I am convinced that in order to understand God’s revealed will in Scripture, a consistent “literal” hermeneutic is the best method to apply. That is, for Christians to grow in their awareness of the God of the Bible, they must employ a consistent reading to gain proficiency in Scripture’s meaning. With a view toward the Bible’s history, literature, and theology, Scripture’s grammatical and historical contexts are to be maintained for the reader to reproduce that single, authorial-intended meaning. Indeed, this is the goal of the literal method: discerning what the Author/author of Scripture intended. This goal remains the same regardless of the Bible’s various literary genres. There is an actual intended meaning behind every statement, song, or figure. The literal method is driven to discern that meaning. Only then can responsible application follow.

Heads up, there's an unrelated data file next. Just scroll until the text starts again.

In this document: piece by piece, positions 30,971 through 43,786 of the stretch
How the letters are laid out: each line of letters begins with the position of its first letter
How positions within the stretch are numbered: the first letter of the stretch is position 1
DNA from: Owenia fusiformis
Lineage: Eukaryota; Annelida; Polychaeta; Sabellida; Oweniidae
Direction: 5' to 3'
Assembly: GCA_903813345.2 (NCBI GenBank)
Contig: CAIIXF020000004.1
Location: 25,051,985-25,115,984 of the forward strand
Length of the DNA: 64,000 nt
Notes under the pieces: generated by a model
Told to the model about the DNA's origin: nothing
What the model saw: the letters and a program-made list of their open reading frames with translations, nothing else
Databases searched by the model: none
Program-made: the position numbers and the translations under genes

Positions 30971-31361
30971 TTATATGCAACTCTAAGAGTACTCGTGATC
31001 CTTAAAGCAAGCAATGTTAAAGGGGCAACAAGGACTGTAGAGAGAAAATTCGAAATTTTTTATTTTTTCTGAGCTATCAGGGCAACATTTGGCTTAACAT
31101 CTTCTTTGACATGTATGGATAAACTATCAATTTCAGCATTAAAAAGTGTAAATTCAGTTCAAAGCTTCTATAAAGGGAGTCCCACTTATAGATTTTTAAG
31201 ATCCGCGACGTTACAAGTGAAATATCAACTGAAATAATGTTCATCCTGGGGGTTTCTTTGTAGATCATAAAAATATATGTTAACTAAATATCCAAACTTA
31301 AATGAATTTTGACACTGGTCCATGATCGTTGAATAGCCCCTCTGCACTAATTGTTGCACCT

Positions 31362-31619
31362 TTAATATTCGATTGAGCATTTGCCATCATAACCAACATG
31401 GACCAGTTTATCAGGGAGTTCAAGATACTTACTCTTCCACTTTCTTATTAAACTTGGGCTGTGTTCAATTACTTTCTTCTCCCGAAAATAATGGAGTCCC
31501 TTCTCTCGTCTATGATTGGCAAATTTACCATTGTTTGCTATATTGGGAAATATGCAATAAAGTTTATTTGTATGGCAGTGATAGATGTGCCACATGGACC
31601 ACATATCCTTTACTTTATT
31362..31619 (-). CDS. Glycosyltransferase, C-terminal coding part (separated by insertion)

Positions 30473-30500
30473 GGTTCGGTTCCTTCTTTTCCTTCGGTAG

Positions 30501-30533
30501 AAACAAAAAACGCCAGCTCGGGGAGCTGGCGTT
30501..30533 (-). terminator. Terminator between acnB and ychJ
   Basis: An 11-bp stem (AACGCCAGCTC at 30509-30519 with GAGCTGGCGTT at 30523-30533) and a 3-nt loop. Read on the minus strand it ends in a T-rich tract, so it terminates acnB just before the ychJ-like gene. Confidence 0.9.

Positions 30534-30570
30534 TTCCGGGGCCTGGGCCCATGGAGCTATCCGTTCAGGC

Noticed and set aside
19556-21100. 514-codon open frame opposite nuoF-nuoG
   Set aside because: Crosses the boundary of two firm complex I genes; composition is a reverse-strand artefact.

However, a few things are presupposed in these convictions. They include the purpose of language, the meaning of meaning, and the importance of a correct doctrine of Scripture.
A philosophy of language for hermeneutics
Any hermeneutical method assumes certain beliefs about language. Deep down at its most hidden level, one’s hermeneutics is a fleshing out of the question, What is the purpose of language? That simple query keeps debates thriving between philosophers and linguists. As it relates to hermeneutics, however, I would state that the purpose of language is for meaningful communication. That is, logical and sincere communication—between God and man, man and God, and man and man.